Imagine you have gotten into such a financial bind that you have come up with a scheme to kill yourself so your family can collect life insurance.
While it sounds like a plot for a bad TV movie, Gay Pustaver explained that is exactly how the Financial Information and Service Center (FISC) she has worked for the last 23 years got started.
“It was started in 1985 by two guys in Menasha who sold life insurance,” she said. “One of them had gotten in debt. He was going to fake his death so his wife would get his life insurance money. Instead of doing that, he told his friend and co-worker, who talked him out of it and helped him set up a spending plan.”
The spending plan worked so well the two men decided to make a business out of what they had learned, and FISC was born. The founders eventually left the business, and it is now a program of Goodwill Industries of North Central Wisconsin, with offices in Menasha, Green Bay, Oshkosh and Sturgeon Bay.
This month Pustaver steps down, after helping 3,119 clients and giving 11,173 presentations about financial responsibility. She turns the reins over to Leslie Boden, who has been in training for the position since October.
“I’m very happy to have found someone as wonderful as Leslie to pass it on to,” Pustaver said.
“It’s the thing I’ve done the longest besides being a mom,” she said about the financial counseling gig. “We do other things here, too: write grants, raise money, speaking engagements. The job has morphed a lot.”
Certified credit counseling can cover a wide range of topics, from debt relief to buying a home to learning how to manage money after a spouse dies, all of which require certifications for the counselor.
“I was one of the first 50 people in the country to get student loan debt counseling certification in 2015 because there was such a need for that,” Pustaver said. “I used to be a financial aid counselor in a different life, so it wasn’t new to me. So that was added in. We can turn on a dime and respond to the next thing that comes up. The foreclosure crisis – that wasn’t a crisis to me. I saw some of the things lenders were doing. When that happened, we had to learn all about foreclosure and loan modifications. We react and respond to whatever needs come up.”
Pustaver is proud that word of mouth is how most people learn about the service she provides.
“That means people trust us, and they know that when we say everything is confidential, we mean it,” she said. “I tell all my new people, I will not say hi to you in the store unless you say hi to me first. We’re also nonjudgmental. A lot of people have a hard time wrapping their heads around that. We don’t blame them; we don’t shame them. We give them resources and information so they can make their own decisions. We’re not going to judge you or yell at you – we’ll just give you options. That’s why it works.”
Pustaver said there are five homebuyer programs that require potential buyers to go through money-management counseling.
“So they know what life is like now and what’s going to be different when you own a home,” she said. “You’ve got to have money always waiting to fix the things the landlord isn’t going to fix anymore. The Great American Dream can be the horrible American nightmare if you’re not prepared for it.”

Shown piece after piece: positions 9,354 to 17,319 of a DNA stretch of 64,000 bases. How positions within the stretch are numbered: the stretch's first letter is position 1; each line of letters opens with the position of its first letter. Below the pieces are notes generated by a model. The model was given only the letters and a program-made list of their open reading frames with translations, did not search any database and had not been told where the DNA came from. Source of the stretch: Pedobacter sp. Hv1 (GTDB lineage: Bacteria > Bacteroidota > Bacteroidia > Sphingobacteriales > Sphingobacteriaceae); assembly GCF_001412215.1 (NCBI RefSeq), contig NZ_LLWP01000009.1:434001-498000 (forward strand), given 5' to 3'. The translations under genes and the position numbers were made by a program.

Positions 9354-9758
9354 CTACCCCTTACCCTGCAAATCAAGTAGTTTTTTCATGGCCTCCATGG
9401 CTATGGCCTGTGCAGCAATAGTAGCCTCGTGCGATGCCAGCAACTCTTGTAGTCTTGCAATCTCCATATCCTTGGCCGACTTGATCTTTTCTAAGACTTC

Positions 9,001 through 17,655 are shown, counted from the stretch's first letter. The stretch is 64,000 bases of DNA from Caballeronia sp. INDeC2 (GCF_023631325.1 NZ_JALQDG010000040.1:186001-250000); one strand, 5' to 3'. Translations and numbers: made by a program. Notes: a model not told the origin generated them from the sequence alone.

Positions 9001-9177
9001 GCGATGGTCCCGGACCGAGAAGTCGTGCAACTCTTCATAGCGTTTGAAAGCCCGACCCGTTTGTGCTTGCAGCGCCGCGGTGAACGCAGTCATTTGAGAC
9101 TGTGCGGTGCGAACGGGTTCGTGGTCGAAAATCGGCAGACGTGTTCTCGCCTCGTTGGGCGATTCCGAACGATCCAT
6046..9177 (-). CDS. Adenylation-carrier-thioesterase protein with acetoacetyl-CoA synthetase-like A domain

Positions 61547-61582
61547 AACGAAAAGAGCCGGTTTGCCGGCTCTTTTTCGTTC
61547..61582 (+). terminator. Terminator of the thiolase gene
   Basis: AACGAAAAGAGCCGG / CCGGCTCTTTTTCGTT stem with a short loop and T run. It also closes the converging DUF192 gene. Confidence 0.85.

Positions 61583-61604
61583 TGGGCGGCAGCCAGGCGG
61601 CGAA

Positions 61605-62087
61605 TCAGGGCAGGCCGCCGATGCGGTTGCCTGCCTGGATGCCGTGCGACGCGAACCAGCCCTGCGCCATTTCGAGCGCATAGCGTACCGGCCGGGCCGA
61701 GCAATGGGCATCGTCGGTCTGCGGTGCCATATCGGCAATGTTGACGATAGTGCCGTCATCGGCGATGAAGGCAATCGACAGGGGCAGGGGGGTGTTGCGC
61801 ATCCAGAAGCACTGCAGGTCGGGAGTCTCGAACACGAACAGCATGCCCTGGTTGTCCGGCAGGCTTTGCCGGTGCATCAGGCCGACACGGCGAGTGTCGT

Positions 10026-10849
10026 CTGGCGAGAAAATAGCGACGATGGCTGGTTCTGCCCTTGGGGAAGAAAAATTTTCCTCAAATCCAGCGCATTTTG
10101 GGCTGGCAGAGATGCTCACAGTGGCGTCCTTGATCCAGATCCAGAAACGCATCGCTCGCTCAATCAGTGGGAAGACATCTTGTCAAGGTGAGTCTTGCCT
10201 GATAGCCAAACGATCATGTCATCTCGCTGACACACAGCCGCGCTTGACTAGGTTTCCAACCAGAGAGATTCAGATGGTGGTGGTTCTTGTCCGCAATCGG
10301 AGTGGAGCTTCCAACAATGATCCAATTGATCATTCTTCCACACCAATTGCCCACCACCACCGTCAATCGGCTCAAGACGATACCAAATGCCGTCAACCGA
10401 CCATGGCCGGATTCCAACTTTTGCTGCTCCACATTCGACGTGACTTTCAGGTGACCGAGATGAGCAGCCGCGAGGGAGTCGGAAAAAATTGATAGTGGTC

She has also seen her share of mostly elderly people falling for fly-by-night debt settlement companies and other scams.
“Thirty percent of my clients this year were 65 years and older. I have clients in their 90s,” she said. “They are very proud and very nervous to talk about money issues. When they trust us with that, I think it takes a lot of courage. It’s like you have to teach a generation of people to know how not to trust. I have been in consumer advocacy for years. I don’t pick up the phone when it says certain things. I just know. But a lot of people of a certain age don’t know that. That’s impolite not to take a phone call. The scammers get you all worked up. Once [my clients] figure out what has happened, they feel so ashamed. It’s sad in so many ways, but it can be a real learning experience. If something bad is going to happen, you might as well flip it around. No point in dragging it around and around. You have to be understanding of yourself.”
Although Pustaver will be stepping away from FISC at the end of this month, she will continue to work as a custody mediator for divorced parents in Door County – work she has been doing since 1987. And she will continue to train others through the University of Wisconsin-Oshkosh’s Center for Community Development, Engagement and Training, where she has worked with caregivers, child care workers and others since 1996.
“It’s hard work but also pretty rewarding. And once again, it’s up to them to work it out,” she said. “I’ve been doing all this kind of work a long time. If you don’t learn early on what professional boundaries are, you won’t last. It’s what keeps you able to keep doing the job. I can’t take it home. Are there people in other situations that are really tough and might stick to my skin? Of course, but I train people how not to take on those problems. You’re not emotionally involved with them. You care. Of course you care, but sympathy and empathy are two different things. We always say, the choices are all yours to make. It’s really all up to the person. The beauty of a trained third-party professional is that I’m just here to do that job.”